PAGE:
As Cortney Kirby belts “Never Have I Ever,” it’s as though she’s checking off a list during its namesake drinking game. Imagine hearing the third track from Freakabout’s forthcoming album Don’t We All and reminding yourself: Yes, you have once short-sightedly compromised your goals or been “curled up in a bathroom asking what have I done.” Take a drink.
It’s not as though Kirby is merely revealing embarrassing anecdotes; some of these could be dark secrets or negative attitudes that run deep. It almost doesn’t matter whether she plays the game with herself, or employs the phrase as a staunch affirmation of her unwillingness to compromise. In her proclamation that she has never “lost all faith in everything I’ve worked for,” the scenario is so specific that it could be taken literally, or that she could be taking the drink herself. Either way, she cautions that you could either allow those poisonous thoughts to “seep under your skin,” or will them away.
Don’t We All is the band’s first full-length album, which features many of the songs we’ve heard as the band has performed more frequently in recent months. This includes recent dates around the Midwest, as well as a two-month, 26-date tour that kicks off with their album release show this Saturday at Duffy’s Tavern. (RSVP here).
In a live setting, they sound like an oncoming freight-train of weaving riffs and furious percussion with Kirby’s powerful rock-n-roll vocals in the conductor’s seat. In contrast, the production on the record brings a wealth of technical detail to light. Produced at Fuse Recording with Matty Sanders and Tim Kechely, it’s pop-oriented, with the guitars, bass, and drums shrunk back slightly to feature the vocals. They trade a degree of aural onslaught for instrumental subtlety, as well as vocal showcasing. The result melds driving hard rock with smoky blues, all over the undercurrent of darkness and despair.
It’s not as though Kirby is drowned out live by the rest of the band; on the contrary, she holds her own at any volume. On Don’t We All, she’s pushed front and center, showcasing her sultry timbre, anguished vocals. “Blood Red” provides a clear example of this approach from the very start. Kirby sings the chorus a cappella as an intro, admitting being stricken with “the curse of being too damn lazy.” Tension builds as guitarist Aaron Galvan strums out twangy minor chords, and then the band kicks into overdrive through the rest of the verse and into the chorus. When she sings “the guitar is my shield,” she crescendos to the point where it would be unsurprising to hear her substitute “my shit” — not only because her voice draws Gwen Stefani comparisons. Kirby conveys the feeling of your favorite pop jam coming on the jukebox. She seems to relish the catharsis induced by booming her problems and insecurities, even as the songs mourn them, through both lost love and self-affirmation.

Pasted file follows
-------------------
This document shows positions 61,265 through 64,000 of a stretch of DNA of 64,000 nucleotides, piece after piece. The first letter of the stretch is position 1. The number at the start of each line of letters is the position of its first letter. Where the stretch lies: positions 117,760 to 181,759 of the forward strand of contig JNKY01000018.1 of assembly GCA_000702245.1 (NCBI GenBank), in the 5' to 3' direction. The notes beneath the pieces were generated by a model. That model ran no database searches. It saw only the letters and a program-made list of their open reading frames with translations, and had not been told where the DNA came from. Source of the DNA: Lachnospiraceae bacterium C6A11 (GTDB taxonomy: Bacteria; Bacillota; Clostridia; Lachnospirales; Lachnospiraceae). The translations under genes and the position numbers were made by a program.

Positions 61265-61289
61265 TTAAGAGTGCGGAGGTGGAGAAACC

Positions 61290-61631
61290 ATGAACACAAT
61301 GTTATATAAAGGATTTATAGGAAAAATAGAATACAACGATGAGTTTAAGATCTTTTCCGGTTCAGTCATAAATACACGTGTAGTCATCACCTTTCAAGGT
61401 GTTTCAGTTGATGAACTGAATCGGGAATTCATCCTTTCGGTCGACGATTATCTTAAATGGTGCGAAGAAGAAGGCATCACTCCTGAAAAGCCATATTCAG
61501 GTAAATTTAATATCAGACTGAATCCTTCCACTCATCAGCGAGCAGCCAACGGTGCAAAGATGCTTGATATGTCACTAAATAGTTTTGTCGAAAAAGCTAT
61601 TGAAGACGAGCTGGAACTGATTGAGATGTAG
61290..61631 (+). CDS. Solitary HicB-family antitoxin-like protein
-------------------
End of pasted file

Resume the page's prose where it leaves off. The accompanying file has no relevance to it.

“Blood Red” also highlights the instrumental depth on the record, some of which might be lost during the live show. The song’s organ outro gives it an actual haunting or ceremonial quality, as if they mean to ritualistically sacrifice their demons on the spot. Kirby might be conducting a seance on “Garden Of Skulls,” which hazily opens with Zach Zoellner’s pounding rack toms and progresses through Galvan’s searing leads. The song climaxes with Kirby howling of “in the garden of skulls!” as though she were Bruce Dickinson fronting Iron Maiden.
“In This Mess” allows a touch of sunlight through, with bassist Alex Drvol’s grooves setting the upbeat mood and pace. “Na Na Na Na” begins as though Galvan’s shimmering guitar chords are underwater, then emerging from the water like a submarine into a jumpy Aerosmith-esque riff.
At its core, Don’t We All is a dark, detailed record that not only accepts common human flaws (as the title alludes to), but dances wildly in their presence. There is certainly company in the darkness.